2017-2018
ANNUAL REPORT

PROTECTION GAP

The global insurance protection gap is one of the most pressing issues facing our society. It exacerbates exposure to a wide spectrum of risks, from natural disasters, pension savings gaps and healthcare expenses to cyber incidents.

Against this backdrop, The Geneva Association’s research intends to contribute to promoting multi-stakeholder solutions, including risk transfer via insurance, by shedding light on the underlying causes of underinsurance across the board, i.e. in the life and non-life sectors in mature, emerging and frontier markets.

RESEARCH REPORT

Understanding and Addressing Global Insurance Protection Gaps

The report, published in March 2018 and authored by Kai-Uwe Schanz, Special Advisor to The Geneva Association, offers an updated quantification of protection gaps in the areas of natural catastrophes, cyber risk, health care and pensions. In addition, the report puts forward a comparative taxonomy of root causes, distinguishing between high-, middle- and low-income countries in order to enhance the understanding of insurance protection gaps as a function of economic stages of development. Finally, the study discusses potential remedies and contributions from insurers, governments and private-public partnerships. As capitalised risk absorbers, facilitators of cost-efficient risk transfer and diversification, and enablers of more risk-conscious behaviours, insurers have a vital role to play in this mix of solutions. These are some of the specific findings.

According to Munich Re, the natural catastrophe protection gap (uninsured losses as a share of total losses) has narrowed steadily over the past 30 years, from 78 per cent to 70 per cent. This global trend, however, masks huge differences between the various country income groups. Progress in terms of shrinking the gap was basically limited to high- and upper middle-income countries. Alarmingly, there was hardly any progress in lower middle- and lower-income countries, with protection gaps persisting in excess of 95 per cent.

The least researched protection gap is cyber risk. A comparison of the current aggregate global damage from cyber incidents with today’s cyber premiums generated by the insurance industry suggests that virtually all cyber losses remain uninsured and, from a macro perspective, insurance-based transfer of cyber risk still lacks any real relevance. Lloyd’s recently attempted to quantify the cyber risk protection gap, based on modelled economic loss scenarios of up to USD 53 billion (i.e. equivalent to losses from a major hurricane) and protection gaps of about 90 per cent.

The report reviews a number of empirical studies which show that the reasons for insurance protection gaps lie with both demand and supply side factors. On the demand side, affordability remains a relevant obstacle, primarily in developing and emerging insurance markets. In addition, numerous studies suggest that a lack of awareness, as a result of poor financial literacy or poor general education, plays an important role in explaining underinsurance, also in countries with higher levels of per-capita income. Product appeal and service quality matter, especially in advanced insurance markets. This also includes the ease of buying insurance cover, and rising customer expectations in the wake of digitisation. Policyholder trust in the context of insurance protection gaps is particularly relevant for developing and emerging markets which are frequently characterised by relatively weak legal and regulatory systems for enforcing payment of valid claims. Cultural and social factors can also help understand insurance protection gaps, ranging from differences in risk aversion to factors attributed to religion, as shown by various empirical analyses focusing on low-income countries. Behavioural biases are of a more general relevance. One example is loss aversion, i.e. individuals being more sensitive to small losses than large gains. In insurance, the premium is a certain and near term expense, whereas the claim benefit is uncertain and distant, and, therefore, perceived as a potential loss.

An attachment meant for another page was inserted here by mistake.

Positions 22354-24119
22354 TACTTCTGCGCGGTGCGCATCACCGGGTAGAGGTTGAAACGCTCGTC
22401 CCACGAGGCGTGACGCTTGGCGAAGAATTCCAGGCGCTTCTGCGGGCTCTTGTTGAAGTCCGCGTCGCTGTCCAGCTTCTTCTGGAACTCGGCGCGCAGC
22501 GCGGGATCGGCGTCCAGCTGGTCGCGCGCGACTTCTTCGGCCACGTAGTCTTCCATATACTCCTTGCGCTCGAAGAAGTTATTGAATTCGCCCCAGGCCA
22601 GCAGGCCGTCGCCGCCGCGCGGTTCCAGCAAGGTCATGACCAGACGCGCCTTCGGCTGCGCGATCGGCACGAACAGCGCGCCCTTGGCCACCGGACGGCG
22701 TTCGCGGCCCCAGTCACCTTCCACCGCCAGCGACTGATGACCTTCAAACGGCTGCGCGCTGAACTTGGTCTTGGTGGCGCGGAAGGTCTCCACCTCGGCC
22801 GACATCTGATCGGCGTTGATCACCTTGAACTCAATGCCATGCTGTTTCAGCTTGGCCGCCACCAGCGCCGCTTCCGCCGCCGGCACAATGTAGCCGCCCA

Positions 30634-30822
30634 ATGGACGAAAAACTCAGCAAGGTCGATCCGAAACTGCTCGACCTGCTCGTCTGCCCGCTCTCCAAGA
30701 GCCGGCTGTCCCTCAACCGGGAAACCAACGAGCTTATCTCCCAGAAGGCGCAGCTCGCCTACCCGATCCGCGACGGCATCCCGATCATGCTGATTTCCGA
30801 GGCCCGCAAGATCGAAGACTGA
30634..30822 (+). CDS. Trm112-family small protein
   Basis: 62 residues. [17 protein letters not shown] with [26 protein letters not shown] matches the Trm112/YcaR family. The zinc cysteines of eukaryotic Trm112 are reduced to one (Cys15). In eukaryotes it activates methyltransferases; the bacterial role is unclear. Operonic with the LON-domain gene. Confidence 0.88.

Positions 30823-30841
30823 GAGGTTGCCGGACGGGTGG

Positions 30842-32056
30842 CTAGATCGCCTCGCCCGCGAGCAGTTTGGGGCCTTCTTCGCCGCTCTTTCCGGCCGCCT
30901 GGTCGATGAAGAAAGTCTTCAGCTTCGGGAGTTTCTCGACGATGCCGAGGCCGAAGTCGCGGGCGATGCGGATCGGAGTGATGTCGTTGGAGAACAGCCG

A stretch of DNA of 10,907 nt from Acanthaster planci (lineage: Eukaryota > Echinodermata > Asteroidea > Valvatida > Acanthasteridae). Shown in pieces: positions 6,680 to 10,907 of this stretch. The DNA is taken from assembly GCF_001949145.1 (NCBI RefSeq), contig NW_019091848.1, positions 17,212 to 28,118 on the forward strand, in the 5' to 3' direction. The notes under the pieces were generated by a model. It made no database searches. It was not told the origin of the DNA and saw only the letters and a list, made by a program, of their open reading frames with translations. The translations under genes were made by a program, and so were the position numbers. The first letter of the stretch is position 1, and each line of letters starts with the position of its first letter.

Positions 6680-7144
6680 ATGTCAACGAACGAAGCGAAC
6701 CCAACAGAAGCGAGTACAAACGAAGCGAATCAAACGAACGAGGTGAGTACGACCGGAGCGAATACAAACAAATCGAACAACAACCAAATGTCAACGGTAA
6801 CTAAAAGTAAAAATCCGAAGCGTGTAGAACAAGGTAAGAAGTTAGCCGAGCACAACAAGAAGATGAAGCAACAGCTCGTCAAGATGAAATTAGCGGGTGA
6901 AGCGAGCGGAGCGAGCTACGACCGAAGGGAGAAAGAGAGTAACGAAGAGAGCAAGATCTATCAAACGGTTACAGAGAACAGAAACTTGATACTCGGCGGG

Transaction cost is one of the most prominent examples of supply-side obstacles. In non-life insurance, for example, about 30 cents of each premium dollar are generally absorbed by distribution and general administrative expenses. In addition, imperfect and asymmetric information is a long-standing feature of today’s insurance markets. It can also explain insurance protection gaps as it is set to lead to adverse selection. Furthermore, institutional parameters, such as the legal and regulatory environment, are major determinants of insurance supply. Last but not least, certain risks do not meet the most fundamental criteria of insurability and are considered uninsurable from a commercial viability point of view.

CONFERENCE

XXVI International Insurance Convention

Deputy Secretary General Antoine Baronnet represented The Geneva Association at the XXVI International Insurance Convention, hosted by the Colombian Insurance Association in Cartagena, Colombia which took place on 4-6 October 2017. He presented the key findings of the 2017 report Harnessing Technology to Narrow the Insurance Protection Gaps.

Antoine Baronnet presents at the XXVI International Insurance Convention